To these funny, beloved deniers: CO2 is good for the plants, we are heading towards a wonderful future, we will grow wine and strawberries on Greenland, we will welcome millions and millions of climate refugees as cheap labour in Europe and elsewhere, Mr. Trump and alike will surely get what they want and deserve: More heat. Yeah, Karma is a funny thing I tell you. Btw: Tomorrow we will get up to +16°C in Germany, gnahahaha, in the midst of Winter :'D Yoh yoh, that's just weather, everyhing is fine, wonderful, please, never stop denying, beloved deniers, Hell needs to be Hot, Hotter. Please, make Hell real Hot. And I mean it 3:-(

Comment on 2017 temperature summary by Nemesis

Tue, 23 Jan 2018 15:20:35 +0000

About Mr. KIA, Keith Woollard et al: Hahaha, I'm so happy that I'm done with funny deniers for some years now :'D Their funny game goes like this: One jumps out of the bush, throws in any completely irrational "comment" and when that "comment" has been disproved, then he ducks and another one jumps out of the bush and throws in another completely irrational "comment" :'D Yeah, I know that gamez in and out. But hey, I love you, brainf*s, because YOU are my guarantee, that the funny system will fall quickly 8) So, PLEASE, go on for goodness sake, please, never stop denyin, never ever stop, we are almost done. Thank you, beloved deniers, thank you very much for serving my purpose: The fall of greedy, ignorant capitalism. It will happen, I swear, thanks to endless ignorance and denial, it will happen 100%. So, thank you, thank you, thank you, beloved deniers! Best wishes, Nemesis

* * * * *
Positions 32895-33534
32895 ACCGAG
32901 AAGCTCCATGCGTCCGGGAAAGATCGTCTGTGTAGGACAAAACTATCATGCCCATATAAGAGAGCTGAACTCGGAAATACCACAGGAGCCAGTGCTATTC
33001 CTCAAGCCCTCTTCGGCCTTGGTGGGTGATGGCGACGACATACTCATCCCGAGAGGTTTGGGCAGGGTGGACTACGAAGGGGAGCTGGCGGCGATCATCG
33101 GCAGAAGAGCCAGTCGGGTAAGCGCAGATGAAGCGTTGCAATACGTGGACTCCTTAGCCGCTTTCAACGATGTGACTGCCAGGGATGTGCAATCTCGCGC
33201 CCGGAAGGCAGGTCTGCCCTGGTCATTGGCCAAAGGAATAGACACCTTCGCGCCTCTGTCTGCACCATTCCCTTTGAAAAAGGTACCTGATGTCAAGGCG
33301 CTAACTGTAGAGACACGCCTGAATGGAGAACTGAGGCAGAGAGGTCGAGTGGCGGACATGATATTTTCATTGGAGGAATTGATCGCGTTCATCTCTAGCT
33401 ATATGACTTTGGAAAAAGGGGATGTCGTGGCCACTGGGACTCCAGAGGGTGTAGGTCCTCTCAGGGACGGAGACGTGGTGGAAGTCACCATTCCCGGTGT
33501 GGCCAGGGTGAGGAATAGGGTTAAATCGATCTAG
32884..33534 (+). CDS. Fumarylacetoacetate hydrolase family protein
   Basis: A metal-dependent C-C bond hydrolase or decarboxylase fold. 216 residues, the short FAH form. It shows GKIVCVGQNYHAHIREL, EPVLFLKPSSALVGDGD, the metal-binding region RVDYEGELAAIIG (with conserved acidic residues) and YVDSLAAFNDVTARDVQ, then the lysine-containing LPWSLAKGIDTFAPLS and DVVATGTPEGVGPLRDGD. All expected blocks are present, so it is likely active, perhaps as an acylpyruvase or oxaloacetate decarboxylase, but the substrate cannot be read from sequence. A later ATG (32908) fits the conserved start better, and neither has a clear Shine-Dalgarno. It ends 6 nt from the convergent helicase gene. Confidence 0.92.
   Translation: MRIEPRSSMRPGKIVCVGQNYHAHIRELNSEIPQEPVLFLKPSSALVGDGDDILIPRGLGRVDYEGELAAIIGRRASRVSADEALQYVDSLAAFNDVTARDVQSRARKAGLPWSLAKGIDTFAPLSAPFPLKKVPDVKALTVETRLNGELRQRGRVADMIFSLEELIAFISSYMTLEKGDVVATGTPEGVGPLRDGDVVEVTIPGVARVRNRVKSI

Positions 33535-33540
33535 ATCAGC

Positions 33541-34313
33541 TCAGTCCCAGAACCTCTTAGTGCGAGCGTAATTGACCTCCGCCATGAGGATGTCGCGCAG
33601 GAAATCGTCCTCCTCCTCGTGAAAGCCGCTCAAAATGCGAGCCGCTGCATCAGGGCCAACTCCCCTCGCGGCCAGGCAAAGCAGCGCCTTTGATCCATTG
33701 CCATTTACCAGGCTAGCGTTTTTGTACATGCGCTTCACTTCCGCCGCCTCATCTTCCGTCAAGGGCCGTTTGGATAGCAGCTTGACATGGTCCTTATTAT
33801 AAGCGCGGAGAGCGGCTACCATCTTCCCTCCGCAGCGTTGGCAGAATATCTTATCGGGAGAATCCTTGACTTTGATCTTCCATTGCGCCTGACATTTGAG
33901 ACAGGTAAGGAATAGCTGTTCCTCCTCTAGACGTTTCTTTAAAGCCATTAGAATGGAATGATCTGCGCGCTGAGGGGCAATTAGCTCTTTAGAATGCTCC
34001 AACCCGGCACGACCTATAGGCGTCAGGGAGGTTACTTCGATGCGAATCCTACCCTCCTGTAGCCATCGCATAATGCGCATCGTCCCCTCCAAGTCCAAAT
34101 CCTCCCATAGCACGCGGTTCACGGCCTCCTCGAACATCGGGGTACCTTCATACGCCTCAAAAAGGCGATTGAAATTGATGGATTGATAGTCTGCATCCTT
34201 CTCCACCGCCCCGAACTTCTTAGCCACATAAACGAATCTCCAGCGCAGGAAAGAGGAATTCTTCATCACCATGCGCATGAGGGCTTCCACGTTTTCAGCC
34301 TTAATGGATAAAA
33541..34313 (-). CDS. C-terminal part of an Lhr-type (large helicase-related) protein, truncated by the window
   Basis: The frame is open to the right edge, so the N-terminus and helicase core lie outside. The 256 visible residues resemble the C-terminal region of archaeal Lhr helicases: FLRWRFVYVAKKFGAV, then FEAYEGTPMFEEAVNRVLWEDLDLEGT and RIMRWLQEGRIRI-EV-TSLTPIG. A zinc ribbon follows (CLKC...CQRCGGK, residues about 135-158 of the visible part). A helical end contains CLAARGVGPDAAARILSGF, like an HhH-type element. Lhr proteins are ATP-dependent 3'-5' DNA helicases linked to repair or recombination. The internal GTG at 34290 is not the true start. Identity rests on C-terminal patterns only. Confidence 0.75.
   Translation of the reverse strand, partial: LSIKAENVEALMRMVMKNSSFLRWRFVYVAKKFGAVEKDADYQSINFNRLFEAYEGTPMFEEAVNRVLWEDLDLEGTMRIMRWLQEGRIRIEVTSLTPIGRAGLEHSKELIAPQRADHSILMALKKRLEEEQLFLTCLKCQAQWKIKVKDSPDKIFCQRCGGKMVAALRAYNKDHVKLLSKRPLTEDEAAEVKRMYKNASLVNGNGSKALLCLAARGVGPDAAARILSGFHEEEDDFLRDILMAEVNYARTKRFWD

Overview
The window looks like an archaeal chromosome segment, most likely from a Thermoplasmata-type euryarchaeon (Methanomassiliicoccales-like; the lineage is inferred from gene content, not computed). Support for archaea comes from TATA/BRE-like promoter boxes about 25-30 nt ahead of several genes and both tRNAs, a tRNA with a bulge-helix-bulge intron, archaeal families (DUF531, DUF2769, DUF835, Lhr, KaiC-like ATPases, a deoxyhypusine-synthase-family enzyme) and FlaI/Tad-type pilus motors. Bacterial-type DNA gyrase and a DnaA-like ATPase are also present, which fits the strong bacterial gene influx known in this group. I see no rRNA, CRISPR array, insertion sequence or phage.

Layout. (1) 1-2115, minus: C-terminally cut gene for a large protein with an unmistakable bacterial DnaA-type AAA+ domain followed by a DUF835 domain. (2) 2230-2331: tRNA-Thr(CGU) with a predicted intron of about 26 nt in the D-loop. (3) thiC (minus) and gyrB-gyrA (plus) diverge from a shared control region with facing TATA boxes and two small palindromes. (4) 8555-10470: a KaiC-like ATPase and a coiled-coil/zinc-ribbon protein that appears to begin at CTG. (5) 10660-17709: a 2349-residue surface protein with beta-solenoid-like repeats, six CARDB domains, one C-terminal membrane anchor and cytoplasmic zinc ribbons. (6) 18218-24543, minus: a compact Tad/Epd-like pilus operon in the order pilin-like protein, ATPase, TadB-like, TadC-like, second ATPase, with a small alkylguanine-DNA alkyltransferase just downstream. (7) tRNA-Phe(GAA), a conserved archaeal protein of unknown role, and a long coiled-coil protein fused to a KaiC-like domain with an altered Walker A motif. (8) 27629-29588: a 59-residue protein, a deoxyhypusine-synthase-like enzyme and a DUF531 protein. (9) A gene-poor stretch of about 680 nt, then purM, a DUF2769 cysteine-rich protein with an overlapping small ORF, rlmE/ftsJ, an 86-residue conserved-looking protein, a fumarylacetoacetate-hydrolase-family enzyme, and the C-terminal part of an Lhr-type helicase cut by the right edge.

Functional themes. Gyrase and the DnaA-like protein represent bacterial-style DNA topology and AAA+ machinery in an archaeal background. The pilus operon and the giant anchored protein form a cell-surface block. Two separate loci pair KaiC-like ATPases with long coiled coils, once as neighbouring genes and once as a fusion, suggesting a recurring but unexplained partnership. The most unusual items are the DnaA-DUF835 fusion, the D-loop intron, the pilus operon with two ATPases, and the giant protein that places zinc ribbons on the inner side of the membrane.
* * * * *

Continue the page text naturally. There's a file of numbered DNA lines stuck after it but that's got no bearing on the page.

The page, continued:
Comment on Forced Responses: Jan 2018 by MartinJB

Tue, 23 Jan 2018 15:01:49 +0000

Scott (@238): It's worth noting that a well-designed (always the rub...) cap-and-trade scheme would actually encourage just the kind of activities that you are advocating. I'm not minimizing the challenges in creating a robust scheme, but it should certainly award sectors that can provide relatively inexpensive carbon sinks.

Comment on Forced Responses: Jan 2018 by Kevin McKinney

Tue, 23 Jan 2018 14:25:12 +0000

Mr. KIA, #237-- guess is that subsidies are what is preventing EVs from becoming more popular.
Right, because everybody likes to pay more for a given product, and as the price goes up demand increases.
If the subsidies started to dry up, the EV producers would have to cut costs of the vehicles so they are affordable...
Right, because price is purely a function of executive fiat; companies can charge whatever they like, whenever they like. "Cost structure" is just a myth they invented to rip off customers.
...and also, improve performance so people would want to buy them.
Right, 310 miles of range and 0-60 in 5.6 seconds is pretty pathetic.
Right now they are less than 1% of sales in the US. They will continue to be irrelevant until they improve performance and cut cost.
Right, because 200,000 US units in 2017, up from 160,000 units in 2016, is an annual growth rate of a lousy 25%, and at that rate, EVs wouldn't even be half of the 18 million or so US annual sales for... 17 years. And in 20, that would be 100% of the market. Hmm. Maybe that point isn't right.